Our dear mustang and newest addition to the herd, Sackett, died on a dreadfully memorable day when Salt Lake’s airport and its major interstate were shut down due to a ferocious sand storm. Seventy-mile an hour winds whipped through the area, picking up sand, dirt, and making the skies as thick as a Maine fog.
I watched the storm through tears, knowing that these same granules of sand had led to the young gelding’s painful end.
My concern had begun a few days earlier. It was late in the day, a few hours after Steve had ridden Sackett with joy and without issue. When I tossed evening hay, he wasn’t his usual energetic self. I watched him eat, drink, and poop and considered it perhaps an off day.
The next morning, Sackett came more slowly up the hill. I took his temperature (101.2 degrees), listened for gut sounds (they
were minimal), and called the vet. We talked about his symptoms: lack of appetite and apparent discomfort. I gave him a half dose of Banamine. His slight fever declined, he moved more, and he ate some hay. He drank and pooped normally. I offered him a mash of bran, warm water, and molasses that he mostly ignored.
Later in the day, he and Wallace, the burro, had an adorable session of mutual wither scratching. I texted my vet: “Our boy seems to be doing a bit better.”
If only I’d known those bright hours were just blips on a radar soon to show a tragic and dramatic crash. Read more about colic here.
Sackett’s final 24 hours went like this:
His temperature climbed to 102.5 and he moved only with much encouragement. He drank and pooped some but was disinterested in hay or another bran mash. I placed cold, wet towels on him to try to keep down his fever.
Dr. Kate Schoenhals arrived that afternoon as his temperature rose to 104. She immediately performed a rectal exam and palpated a significant impaction. But it was still soft – with hydration, Banamine and time, it might pass. She inserted a tube and put at least a gallon of water into his stomach.
That evening, we transported him to the clinic for more blood work, intravenous therapy, and whatever else we could do for him. For twelve hours, his condition stayed relatively unchanged.
When I visited him in the morning, we walked dozens of circles around a small lawn. He moved more easily than the day before yet still with clear discomfort. With more medication on board, I remained hopeful and left for a quick errand.
Dr. Schoenhals called within the hour. His bloating (“abdominal distention”) was progressing by the moment; his condition was declining rapidly. I raced back.
Surgery, as we all agreed, was neither appropriate nor an option (even in straightforward cases, it’s hugely expensive and only sometimes successful.) We made the decision to euthanize immediately.
Sackett, the perky five year old who just days ago was confidently moving around his mares and lovingly receiving rubs from his burro buddy and from me, went down without a struggle.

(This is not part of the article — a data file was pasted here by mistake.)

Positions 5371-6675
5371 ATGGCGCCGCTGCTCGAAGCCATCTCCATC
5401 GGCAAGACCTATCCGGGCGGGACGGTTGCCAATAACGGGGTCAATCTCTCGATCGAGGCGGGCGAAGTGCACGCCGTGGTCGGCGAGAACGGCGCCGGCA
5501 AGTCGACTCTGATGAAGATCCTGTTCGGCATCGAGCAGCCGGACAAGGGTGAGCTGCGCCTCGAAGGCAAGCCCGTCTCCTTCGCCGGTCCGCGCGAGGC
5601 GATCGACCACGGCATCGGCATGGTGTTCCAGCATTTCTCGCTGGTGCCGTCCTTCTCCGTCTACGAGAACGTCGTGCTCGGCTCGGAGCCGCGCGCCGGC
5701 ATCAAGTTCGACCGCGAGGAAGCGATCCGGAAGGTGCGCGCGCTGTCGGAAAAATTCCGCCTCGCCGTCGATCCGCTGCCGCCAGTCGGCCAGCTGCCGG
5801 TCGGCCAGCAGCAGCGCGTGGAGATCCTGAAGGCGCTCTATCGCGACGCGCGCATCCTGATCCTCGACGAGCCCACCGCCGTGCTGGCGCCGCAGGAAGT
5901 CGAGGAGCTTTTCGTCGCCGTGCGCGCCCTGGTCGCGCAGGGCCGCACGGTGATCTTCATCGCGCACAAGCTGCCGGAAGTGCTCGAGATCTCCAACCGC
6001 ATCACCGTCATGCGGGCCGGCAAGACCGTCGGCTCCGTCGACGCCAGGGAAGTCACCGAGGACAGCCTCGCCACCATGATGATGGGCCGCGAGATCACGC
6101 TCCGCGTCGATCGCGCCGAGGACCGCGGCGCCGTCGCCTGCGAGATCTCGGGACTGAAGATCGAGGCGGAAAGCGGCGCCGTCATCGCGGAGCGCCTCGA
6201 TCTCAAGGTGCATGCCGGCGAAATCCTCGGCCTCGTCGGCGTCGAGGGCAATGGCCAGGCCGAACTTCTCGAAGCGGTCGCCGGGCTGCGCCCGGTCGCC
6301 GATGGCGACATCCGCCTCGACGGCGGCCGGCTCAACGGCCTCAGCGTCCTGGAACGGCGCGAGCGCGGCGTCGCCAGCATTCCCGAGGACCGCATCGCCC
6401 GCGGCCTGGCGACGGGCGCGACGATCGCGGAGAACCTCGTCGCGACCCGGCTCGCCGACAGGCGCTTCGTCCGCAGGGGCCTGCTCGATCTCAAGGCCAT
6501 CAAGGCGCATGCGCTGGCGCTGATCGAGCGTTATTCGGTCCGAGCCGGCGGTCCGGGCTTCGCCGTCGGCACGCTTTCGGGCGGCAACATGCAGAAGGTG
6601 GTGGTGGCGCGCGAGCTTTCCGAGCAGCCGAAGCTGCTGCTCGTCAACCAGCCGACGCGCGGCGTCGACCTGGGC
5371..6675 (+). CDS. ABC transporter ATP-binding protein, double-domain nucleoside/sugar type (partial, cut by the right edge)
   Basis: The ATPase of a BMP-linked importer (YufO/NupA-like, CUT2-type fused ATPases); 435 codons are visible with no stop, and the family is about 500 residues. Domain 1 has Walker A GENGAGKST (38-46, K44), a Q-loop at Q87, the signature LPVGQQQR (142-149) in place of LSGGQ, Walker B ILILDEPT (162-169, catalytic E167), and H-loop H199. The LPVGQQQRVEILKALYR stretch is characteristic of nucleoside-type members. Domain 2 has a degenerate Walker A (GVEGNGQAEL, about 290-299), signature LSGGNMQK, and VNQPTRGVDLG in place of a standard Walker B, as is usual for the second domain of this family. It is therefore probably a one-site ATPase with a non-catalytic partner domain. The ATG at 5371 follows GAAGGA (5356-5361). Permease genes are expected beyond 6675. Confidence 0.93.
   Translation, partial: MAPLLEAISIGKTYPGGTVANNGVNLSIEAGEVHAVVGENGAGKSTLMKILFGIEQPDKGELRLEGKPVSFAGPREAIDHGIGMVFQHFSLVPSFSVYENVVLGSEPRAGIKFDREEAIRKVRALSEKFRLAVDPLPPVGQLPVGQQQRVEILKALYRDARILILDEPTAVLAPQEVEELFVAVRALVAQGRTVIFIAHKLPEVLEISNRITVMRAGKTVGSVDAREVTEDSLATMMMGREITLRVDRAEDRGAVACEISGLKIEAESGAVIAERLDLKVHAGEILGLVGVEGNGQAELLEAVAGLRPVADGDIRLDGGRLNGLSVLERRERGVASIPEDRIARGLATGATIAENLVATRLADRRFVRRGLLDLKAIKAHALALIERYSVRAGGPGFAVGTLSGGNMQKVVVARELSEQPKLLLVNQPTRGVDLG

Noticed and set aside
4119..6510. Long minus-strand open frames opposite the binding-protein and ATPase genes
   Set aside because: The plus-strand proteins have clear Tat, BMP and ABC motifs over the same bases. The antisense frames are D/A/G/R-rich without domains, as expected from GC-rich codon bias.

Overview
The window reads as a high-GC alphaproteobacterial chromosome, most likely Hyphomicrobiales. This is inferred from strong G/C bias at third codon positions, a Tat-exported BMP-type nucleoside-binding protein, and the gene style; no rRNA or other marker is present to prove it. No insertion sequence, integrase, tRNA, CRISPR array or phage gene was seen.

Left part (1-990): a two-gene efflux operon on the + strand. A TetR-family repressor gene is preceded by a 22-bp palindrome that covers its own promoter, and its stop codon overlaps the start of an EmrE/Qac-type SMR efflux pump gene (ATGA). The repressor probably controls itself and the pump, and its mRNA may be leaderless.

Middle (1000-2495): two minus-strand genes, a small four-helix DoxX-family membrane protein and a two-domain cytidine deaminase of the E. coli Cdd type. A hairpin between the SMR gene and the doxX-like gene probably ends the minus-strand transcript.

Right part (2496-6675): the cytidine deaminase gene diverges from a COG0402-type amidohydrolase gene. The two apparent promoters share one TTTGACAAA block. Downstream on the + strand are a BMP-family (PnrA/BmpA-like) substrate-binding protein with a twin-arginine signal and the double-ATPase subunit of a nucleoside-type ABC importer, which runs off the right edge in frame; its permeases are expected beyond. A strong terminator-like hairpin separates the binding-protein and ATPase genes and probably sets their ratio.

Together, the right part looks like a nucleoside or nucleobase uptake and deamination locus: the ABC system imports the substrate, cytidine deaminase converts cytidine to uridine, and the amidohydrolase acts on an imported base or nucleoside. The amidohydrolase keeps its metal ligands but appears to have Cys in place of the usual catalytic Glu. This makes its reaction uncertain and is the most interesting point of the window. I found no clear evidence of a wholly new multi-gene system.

Upon necropsy, we learned Sackett likely had been ingesting sand for months. The vet found about 20 pounds of sand, even rocks as big as kidney beans, in his gut. His digestive tract was thoroughly compromised with adhesions from his small intestine to his rectum. (Adhesions are the intestine’s response to injury, in this case, irritation from sand/rock ingestion.)
“By the time he told us, he’d already scraped up his intestines pretty good,” said Dr. Schoenhals. His angry, irritated intestines could have hosted a nasty infection, too.
He ruptured at the pelvic flexture, a common rupture site, where the colon takes a 180-degree turn and shrinks in size.
Gas-producing bacteria had escaped and filled his abdominal cavity. Thus, the bloating.
We’re trying to honor Sackett’s memory by learning from the nightmare and making changes to safe guard the health of his herdmates. Some lessons:
Like hoof abscesses, colics can fool you:
Education and experience taught me to look for these typical signs and symptoms of colic. Read more about colic here. Sackett showed some, but not others. His was an atypical sand colic. He never had diarrhea, for instance, a common red flag and something I treated Jolene for last year.
Horses have a wide range of stoicism:
Foals have a tendency for drama; you might see them down and flailing with the slightest pain. Mustangs, on the other hand, have a reputation for not showing their discomfort.
Could we be more pro-active?
Research shows I was doing the right things: feeding grass hay several times a day, offering ample turnout and easy access to water, minimizing grain intake (they were given alfalfa pellets and oats occasionally), and exercising and observing them daily.
Still, we could do more. Now, we have a dozen rubber mats and bunk feeders to get the hay off the ground. It won’t stop them from picking up sand as they nibble grass. But it will keep the hay cleaner.
We’ve also added psyllium to our regime. Psyllium (brand names include Sand Clear, Sand Free, Sand Rid) binds with sand and helps move it out of the gut. They will get a week’s worth of psyllium each month as a prophylactic.
I can’t bring Sackett back.
I can use the experience to become more sensitive and more knowledgeable. Despite the grief, hindsight, and self-doubt, I’m trying to see the silver lining. As my friend, Debbie Hight, reminded me: “Better to have loved and lost than to never have loved at all.”
Thank you, Sackett, for your gift of life. Rest in peace.